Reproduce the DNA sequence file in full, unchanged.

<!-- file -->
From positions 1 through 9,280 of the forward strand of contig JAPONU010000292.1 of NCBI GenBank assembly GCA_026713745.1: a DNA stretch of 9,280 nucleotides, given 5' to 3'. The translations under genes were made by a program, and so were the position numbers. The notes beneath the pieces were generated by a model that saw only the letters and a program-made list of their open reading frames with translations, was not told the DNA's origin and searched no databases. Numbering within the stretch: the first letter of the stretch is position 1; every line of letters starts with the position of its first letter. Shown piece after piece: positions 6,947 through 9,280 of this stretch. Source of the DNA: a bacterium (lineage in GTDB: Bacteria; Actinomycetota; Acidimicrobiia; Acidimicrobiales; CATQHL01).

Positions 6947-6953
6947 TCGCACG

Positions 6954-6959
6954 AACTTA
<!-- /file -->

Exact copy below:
From positions 1 through 9,280 of the forward strand of contig JAPONU010000292.1 of NCBI GenBank assembly GCA_026713745.1: a DNA stretch of 9,280 nucleotides, given 5' to 3'. The translations under genes were made by a program, and so were the position numbers. The notes beneath the pieces were generated by a model that saw only the letters and a program-made list of their open reading frames with translations, was not told the DNA's origin and searched no databases. Numbering within the stretch: the first letter of the stretch is position 1; every line of letters starts with the position of its first letter. Shown piece after piece: positions 6,947 through 9,280 of this stretch. Source of the DNA: a bacterium (lineage in GTDB: Bacteria; Actinomycetota; Acidimicrobiia; Acidimicrobiales; CATQHL01).

Positions 6947-6953
6947 TCGCACG

Positions 6954-6959
6954 AACTTA